Awoojoh

Awoojoh

Type of Holiday: Religious (Yoruba)
Date of Observation: Various
Where Celebrated: Sierra Leone
Symbols and Customs: Kola Nuts

ORIGINS

A thanksgiving feast observed in the west African nation of Sierra Leone, Awoojoh honors the spirits of the dead, who are believed to have influence over the fortunes of the living. It may be held at any time of the year, and the guests include not only friends and relatives but, in a small community, the entire village. The day begins with a family visit to the cemetery, where a libation (usually water or liquor) is poured over the relatives' graves, and the dead are invited to join in the thanksgiving celebration. Afterward, everyone returns home to share in a feast. All family quarrels must be settled before the feasting begins.

Preparations for the feast begin days ahead of time. Sheep and chickens are slaughtered, and supplies of rice, beans, plantains, onions, peppers, tomatoes, sweet potatoes, and other vegetables are gathered. The most popular dish is "Awoojoh beans," made by simmering cooked beans in fried onion and red palm oil, then adding plantains and sweet potatoes. The centerpiece of the meal, however, is an elaborate stew, one portion of which is set out for the dead ancestors or thrown to the vultures, who are believed to embody the souls of the departed.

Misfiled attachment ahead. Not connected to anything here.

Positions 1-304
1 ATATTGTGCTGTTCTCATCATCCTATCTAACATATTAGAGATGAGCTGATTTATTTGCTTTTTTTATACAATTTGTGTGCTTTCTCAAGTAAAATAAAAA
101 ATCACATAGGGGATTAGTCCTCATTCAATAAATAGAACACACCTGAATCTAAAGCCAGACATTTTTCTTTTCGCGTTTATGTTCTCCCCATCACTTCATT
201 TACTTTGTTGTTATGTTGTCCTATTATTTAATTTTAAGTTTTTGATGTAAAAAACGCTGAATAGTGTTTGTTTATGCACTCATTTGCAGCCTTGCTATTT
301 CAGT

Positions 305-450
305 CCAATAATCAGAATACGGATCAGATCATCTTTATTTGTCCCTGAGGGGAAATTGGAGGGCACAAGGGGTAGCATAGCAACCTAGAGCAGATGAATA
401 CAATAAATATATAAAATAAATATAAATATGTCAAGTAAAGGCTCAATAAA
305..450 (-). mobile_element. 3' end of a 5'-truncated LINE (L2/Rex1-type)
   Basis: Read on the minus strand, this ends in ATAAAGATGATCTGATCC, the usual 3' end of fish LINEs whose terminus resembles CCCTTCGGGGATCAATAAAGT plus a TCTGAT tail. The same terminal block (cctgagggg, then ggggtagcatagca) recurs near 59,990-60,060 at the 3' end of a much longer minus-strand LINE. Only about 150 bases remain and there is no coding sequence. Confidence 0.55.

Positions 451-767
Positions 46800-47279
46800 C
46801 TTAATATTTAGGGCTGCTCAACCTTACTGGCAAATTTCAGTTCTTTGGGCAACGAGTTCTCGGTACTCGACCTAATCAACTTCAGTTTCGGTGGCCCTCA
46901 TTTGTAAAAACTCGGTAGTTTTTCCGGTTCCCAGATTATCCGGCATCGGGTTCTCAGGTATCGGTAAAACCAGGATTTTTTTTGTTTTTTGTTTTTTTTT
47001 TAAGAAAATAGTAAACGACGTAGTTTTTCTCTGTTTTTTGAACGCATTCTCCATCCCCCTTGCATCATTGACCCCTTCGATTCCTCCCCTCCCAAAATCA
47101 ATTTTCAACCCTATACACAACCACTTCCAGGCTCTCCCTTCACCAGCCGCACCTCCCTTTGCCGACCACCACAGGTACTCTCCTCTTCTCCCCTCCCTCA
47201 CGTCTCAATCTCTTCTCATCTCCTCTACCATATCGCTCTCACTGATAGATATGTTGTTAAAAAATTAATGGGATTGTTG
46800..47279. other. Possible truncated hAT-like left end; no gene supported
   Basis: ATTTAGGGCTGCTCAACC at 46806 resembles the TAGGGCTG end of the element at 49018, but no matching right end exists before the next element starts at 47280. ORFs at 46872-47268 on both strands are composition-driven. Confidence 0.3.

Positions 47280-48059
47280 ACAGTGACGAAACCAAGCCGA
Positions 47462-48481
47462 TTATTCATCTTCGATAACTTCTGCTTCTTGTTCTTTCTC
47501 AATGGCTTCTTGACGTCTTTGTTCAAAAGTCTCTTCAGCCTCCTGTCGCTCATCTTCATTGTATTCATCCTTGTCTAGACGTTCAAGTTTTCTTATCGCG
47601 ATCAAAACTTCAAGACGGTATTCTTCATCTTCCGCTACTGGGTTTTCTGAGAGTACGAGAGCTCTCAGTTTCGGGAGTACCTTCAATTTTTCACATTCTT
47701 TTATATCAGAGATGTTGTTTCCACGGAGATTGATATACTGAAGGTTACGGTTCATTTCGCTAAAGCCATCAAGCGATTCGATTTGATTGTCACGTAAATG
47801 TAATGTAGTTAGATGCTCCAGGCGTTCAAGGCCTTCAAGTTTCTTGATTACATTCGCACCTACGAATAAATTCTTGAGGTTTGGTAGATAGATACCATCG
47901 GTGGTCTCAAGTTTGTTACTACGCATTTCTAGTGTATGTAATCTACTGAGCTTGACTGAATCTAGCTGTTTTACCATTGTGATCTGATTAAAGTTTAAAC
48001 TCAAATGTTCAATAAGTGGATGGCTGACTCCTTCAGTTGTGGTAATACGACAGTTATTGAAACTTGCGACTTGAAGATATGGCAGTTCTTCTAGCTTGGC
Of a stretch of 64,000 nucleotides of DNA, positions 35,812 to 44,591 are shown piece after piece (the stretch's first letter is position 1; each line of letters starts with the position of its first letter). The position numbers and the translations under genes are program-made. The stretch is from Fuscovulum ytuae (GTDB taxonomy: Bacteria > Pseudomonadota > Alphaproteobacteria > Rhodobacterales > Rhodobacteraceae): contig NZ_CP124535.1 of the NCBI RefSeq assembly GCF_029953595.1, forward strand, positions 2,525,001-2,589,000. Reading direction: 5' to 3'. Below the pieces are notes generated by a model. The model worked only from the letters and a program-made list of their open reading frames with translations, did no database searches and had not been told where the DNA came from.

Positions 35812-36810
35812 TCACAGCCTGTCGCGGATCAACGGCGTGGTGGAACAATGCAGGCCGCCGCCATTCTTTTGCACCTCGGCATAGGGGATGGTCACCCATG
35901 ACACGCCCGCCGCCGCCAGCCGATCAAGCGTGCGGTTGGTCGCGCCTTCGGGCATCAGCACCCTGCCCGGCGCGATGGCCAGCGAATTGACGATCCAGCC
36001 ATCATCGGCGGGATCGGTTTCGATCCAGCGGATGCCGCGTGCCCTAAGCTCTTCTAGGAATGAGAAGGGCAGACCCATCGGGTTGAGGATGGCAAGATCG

Although the practice of holding a thanksgiving feast originated with the Yoruba, who came to Sierra Leone from Nigeria, Christian Creoles and Muslim Akus hold such feasts as well.

SYMBOLS AND CUSTOMS

Kola Nuts

Kola nuts symbolize the power exercised by the dead over the living. A popular custom on Awoojoh is to split in half two kola nuts, one red and one white, and then throw them up in the air over a dead relative's grave. The pattern in which they fall is believed to carry a message from the ancestors. For example, if two of the pieces fall with the hollow sides up and two with the hollow sides down, it is considered a very favorable message.

FURTHER READING

Henderson, Helene, ed. Holidays, Festivals, and Celebrations of the World Dictionary. 3rd ed. Detroit: Omnigraphics, 2005. MacDonald, Margaret R., ed. The Folklore of World Holidays. Detroit: Gale Research, 1992.

Awoojoh

Various
A thanksgiving feast in the West African nation of Sierra Leone, the Awoojoh honors the spirits of the dead, who are believed to have influence over the fortunes of the living. It may be held at any time of year, and the guests include not only friends and relatives but, in a small community, the entire village. The day begins with a family visit to the cemetery, where a libation is poured over the relatives' graves and the dead are invited to join in the thanksgiving celebration. Two kola nuts, one red and one white, are split in half and thrown upon the grave, and the pattern in which they fall is believed to carry a message from the ancestors. It is essential for all family quarrels to be settled before the feast begins.
Many popular African dishes—such as fried bean cakes, fried plantains, rice bread, and "Awoojoh beans"—are served, but the highlight of the meal is an elaborate stew, a portion of which is set out for the dead ancestors or thrown to the vultures, who are believed to embody the souls of the departed. Although the practice of holding a thanksgiving feast originated with the Yoruba, who came to Sierra Leone from Nigeria, Christians and Muslims give them as well.
SOURCES:
FolkWrldHol-1999, p. 545
HolSymbols-2009, p. 68